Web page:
4
$\begingroup$

I am learning now the Jordan normal form in linear algebra or abstract algebra. $C$ is the complex number set. Let $A\in M_n(C)$ with spectrum $\sigma(A)=\{\lambda_1,\lambda_2,...,\lambda_k\}$,and with the invariant subspaces $V_{\lambda_{i}}$. The definition of $V_{\lambda_i}$ is: $$V_{\lambda_{i}}:=\{x\in C^n|(A-\lambda_iI)^n x=0\}$$. Then it is a theorem that for any $x\in V_{\lambda_{i}}$ be a generalized eigen vector of order $p$($p$ is a positive integer indeed), i.e., a $x$ such that $(A-\lambda_iI)^px=0$ and $(A-\lambda_iI)^{p-1}x\neq0$ then $$ x, (A-\lambda_iI)x,...,(A-\lambda_iI)^{p-1}x $$ spans a invariant subspace and all above vectors are linearly independent. My question is that: if there are two generalized eigen vectors $x$ and $y$. $y$ is not in the subspace generated by $x$ and with the same order $p$, then are the subspace generated by $x$ and subspace generated by $y$ linearly independent? To be more precise. is $$ \operatorname{span} \{x,(A-\lambda_iI)x,...,(A-{\lambda_i}I)^{p-1}x\}\cap \operatorname{span} \{y,(A-\lambda_iI)y,...,(A-\lambda_iI)^{p-1}y \}=\{0\}?$$

$\endgroup$

1 Answer 1

1
$\begingroup$

No, because (for instance) $y$ might be $x$ plus an element of lower order. For an explicit example, consider the matrix $$A=\begin{pmatrix} 0 & 0 & 0 \\ 0 & 0 & 1 \\ 0 & 0 & 0 \end{pmatrix}$$ whose only eigenvalue is $\lambda=0$. The vectors $x=(0,0,1)$ and $y=(1,0,1)$ both have order $2$ and neither is in the invariant subspace generated by the other. However, $Ax=Ay=(0,1,0)$ is in the invariant subspace generated by both of them.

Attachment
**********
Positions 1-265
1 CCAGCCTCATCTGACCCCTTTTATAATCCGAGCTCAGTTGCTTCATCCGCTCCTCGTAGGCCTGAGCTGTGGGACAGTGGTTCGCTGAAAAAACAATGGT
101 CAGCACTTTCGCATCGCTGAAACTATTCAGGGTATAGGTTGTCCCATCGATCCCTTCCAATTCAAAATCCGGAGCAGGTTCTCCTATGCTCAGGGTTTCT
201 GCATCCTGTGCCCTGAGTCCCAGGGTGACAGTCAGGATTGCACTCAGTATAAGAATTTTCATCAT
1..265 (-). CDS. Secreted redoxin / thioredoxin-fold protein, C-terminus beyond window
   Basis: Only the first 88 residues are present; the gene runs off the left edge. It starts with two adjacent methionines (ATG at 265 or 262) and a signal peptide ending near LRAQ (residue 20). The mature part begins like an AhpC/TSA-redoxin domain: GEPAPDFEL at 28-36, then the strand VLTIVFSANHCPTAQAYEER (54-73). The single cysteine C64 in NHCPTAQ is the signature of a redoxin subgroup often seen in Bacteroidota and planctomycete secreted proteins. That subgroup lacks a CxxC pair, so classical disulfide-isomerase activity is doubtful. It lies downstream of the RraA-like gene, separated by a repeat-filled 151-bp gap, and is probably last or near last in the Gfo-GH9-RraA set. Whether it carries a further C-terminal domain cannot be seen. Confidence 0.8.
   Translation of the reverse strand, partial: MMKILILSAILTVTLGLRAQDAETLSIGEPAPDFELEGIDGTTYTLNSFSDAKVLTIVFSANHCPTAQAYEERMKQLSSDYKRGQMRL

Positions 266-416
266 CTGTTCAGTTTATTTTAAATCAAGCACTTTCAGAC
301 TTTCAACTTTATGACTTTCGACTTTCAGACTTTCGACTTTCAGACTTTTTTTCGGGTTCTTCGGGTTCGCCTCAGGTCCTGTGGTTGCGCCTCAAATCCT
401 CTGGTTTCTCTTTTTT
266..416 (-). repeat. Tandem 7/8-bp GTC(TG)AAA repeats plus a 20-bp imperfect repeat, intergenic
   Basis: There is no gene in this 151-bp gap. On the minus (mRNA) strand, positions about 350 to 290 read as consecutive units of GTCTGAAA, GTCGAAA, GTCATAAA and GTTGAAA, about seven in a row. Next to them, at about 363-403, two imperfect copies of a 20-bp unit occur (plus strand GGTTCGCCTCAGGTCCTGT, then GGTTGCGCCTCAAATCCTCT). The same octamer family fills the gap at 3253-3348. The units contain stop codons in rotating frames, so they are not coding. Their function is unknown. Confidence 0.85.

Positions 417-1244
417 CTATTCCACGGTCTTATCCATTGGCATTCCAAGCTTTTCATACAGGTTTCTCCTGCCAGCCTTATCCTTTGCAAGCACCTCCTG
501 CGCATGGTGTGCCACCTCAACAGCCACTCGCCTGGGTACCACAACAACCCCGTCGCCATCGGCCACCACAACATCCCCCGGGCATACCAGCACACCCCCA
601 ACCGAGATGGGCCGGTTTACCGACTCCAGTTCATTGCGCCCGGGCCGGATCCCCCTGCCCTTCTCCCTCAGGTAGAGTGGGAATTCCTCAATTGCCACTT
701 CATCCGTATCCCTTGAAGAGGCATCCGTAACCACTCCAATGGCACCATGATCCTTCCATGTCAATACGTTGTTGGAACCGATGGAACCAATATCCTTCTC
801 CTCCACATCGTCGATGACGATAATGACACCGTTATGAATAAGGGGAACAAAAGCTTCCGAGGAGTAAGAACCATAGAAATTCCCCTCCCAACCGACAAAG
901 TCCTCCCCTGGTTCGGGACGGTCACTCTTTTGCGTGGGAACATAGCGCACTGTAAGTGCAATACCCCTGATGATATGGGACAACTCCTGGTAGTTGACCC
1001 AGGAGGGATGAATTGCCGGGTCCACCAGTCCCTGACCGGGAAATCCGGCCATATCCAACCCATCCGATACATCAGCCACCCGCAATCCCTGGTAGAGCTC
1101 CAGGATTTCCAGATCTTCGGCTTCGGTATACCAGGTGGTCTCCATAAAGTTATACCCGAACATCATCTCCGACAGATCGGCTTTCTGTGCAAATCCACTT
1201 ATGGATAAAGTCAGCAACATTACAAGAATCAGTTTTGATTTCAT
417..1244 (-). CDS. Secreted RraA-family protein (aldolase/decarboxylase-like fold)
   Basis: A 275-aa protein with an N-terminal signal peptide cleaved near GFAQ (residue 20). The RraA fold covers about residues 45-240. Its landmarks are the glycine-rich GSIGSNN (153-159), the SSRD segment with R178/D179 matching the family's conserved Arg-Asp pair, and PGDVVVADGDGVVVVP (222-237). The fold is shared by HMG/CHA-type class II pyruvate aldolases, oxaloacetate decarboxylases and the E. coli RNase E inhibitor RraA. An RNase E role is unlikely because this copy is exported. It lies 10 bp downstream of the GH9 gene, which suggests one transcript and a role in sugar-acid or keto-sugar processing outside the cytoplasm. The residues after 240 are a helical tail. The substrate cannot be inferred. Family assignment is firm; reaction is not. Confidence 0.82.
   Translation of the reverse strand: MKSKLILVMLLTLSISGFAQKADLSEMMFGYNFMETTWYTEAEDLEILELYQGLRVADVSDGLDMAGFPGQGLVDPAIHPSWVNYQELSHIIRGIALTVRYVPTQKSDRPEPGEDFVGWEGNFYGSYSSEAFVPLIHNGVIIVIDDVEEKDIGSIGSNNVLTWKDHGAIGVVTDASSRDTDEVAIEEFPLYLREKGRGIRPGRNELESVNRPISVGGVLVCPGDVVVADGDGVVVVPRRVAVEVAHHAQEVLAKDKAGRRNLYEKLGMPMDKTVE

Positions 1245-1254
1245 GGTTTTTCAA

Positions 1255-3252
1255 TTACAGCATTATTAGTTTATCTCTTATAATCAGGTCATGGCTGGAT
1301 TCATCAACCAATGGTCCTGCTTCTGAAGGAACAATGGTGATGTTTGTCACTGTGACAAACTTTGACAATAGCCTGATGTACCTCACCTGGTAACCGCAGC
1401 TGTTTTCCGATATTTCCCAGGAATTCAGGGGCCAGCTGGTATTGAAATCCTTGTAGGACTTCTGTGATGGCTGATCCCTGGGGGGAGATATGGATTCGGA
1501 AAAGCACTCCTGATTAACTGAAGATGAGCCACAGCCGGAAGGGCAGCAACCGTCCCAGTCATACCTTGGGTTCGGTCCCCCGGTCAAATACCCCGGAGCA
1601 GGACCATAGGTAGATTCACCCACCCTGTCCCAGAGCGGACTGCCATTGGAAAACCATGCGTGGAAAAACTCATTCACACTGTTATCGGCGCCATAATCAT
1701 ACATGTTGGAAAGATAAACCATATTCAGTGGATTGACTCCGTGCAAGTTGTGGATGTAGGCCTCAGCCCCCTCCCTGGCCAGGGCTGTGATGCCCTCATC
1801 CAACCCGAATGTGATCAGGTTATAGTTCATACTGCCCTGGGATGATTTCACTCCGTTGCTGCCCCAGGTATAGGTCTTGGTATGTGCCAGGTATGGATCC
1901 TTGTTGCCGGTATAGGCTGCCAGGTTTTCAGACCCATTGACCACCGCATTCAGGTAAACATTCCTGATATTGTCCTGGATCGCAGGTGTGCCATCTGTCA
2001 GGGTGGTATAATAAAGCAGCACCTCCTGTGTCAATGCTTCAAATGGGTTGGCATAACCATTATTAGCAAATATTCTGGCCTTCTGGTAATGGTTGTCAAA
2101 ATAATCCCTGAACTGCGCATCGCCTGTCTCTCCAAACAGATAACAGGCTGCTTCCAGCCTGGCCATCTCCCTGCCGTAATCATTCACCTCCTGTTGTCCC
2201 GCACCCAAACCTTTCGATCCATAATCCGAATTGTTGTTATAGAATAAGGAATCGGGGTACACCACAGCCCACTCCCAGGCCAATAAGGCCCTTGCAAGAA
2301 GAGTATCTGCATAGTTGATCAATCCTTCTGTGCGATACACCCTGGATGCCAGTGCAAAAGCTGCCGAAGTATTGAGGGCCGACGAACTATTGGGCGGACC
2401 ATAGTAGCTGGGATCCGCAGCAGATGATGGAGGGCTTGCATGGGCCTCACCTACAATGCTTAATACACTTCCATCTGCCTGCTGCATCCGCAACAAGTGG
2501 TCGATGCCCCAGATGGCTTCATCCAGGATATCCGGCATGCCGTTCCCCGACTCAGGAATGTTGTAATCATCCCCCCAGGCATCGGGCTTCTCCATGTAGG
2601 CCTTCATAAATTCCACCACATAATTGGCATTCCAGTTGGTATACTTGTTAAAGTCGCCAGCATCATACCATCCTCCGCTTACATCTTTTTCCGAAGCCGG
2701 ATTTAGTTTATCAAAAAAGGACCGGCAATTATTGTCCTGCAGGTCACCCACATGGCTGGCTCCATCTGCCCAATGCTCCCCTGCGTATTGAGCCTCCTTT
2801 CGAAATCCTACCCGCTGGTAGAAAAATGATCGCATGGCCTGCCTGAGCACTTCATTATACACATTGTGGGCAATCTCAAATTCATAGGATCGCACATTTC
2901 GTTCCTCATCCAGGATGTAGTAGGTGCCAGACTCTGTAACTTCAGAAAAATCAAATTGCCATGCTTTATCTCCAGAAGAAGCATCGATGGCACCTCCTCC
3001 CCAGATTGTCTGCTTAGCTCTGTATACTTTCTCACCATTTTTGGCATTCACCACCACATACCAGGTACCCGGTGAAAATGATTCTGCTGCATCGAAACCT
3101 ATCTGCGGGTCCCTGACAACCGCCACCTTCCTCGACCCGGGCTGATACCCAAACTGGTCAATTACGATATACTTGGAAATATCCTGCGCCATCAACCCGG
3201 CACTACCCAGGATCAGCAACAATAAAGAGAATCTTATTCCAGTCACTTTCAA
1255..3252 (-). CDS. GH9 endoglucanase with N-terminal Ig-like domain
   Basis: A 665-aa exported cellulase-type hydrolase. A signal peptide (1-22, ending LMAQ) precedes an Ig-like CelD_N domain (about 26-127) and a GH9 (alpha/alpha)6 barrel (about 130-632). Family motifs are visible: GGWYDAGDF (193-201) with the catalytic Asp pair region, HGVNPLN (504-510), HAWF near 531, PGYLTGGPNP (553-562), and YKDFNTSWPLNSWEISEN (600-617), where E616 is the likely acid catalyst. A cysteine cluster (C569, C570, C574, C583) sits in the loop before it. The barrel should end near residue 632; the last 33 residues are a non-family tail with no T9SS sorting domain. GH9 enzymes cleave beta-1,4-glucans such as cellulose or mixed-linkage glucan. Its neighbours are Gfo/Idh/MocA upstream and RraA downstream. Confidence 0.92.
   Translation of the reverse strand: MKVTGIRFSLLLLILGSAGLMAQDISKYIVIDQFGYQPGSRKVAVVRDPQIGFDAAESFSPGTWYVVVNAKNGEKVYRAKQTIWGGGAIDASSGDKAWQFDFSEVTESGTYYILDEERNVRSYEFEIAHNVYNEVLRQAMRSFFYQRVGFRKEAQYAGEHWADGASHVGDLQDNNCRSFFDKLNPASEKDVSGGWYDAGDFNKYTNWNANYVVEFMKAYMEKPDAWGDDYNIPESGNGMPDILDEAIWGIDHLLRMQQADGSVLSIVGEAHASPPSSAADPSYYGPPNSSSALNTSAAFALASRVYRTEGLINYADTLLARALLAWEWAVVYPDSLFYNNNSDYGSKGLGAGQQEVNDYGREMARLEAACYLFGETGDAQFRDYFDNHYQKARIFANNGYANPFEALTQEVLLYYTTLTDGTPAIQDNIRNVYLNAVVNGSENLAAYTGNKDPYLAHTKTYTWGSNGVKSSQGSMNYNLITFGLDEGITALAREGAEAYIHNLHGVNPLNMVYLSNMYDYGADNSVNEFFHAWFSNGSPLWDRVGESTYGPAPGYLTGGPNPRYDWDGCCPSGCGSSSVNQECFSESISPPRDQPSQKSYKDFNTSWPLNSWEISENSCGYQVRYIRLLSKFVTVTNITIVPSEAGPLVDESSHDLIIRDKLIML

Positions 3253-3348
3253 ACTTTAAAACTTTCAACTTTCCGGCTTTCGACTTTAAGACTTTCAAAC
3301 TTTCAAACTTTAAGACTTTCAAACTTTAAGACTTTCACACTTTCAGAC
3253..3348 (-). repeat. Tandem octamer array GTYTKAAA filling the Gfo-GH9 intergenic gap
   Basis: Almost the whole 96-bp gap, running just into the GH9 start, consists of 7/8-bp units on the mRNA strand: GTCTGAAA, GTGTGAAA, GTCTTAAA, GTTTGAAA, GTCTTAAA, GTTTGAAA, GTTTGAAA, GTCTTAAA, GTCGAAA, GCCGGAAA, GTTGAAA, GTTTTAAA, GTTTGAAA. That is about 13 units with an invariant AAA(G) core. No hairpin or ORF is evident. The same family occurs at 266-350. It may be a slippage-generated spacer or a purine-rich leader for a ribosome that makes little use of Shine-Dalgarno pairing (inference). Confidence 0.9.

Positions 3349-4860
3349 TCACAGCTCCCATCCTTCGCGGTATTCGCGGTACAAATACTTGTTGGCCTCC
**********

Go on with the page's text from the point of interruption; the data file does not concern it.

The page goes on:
$\endgroup$
4
  • $\begingroup$ Actually, this question is from the first tutorial on the Jordan normal form: math.tamu.edu/~dallen/m640_03c/lectures/chapter8.pdf. In the page 232, I don't understand the first paragraph. It says how to construct linearly independent invariant subspace by using the generalized eigenvectors. In the first paragraph, it says that by this method, Each of these constructed invariant subspaces is linearly independent from the others. I don't see why this is true. And this question is related to this. $\endgroup$
    – stephenkk
    Commented May 9, 2017 at 6:23
  • 1
    $\begingroup$ Yeah, you have to be more careful about the process than that exercise suggests. One way to do it is each time you pick an invariant subspace, you also pick an invariant linear complement of it, and require all the later generalized eigenvectors you choose to be contained in the complement. $\endgroup$ Commented May 9, 2017 at 14:50
  • $\begingroup$ I have trouble understanding the same point. Could you please elaborate a bit more? I mean how do we ensure that the chains in this procedure in the notes are linearly independent. $\endgroup$
    – perlman
    Commented Oct 11, 2017 at 23:22
  • $\begingroup$ @MathewJames: Writing it out in full detail would be fairly complicated. I suggest you ask that as a new question. $\endgroup$ Commented Oct 12, 2017 at 1:40

You must log in to answer this question.

Not the answer you're looking for? Browse other questions tagged .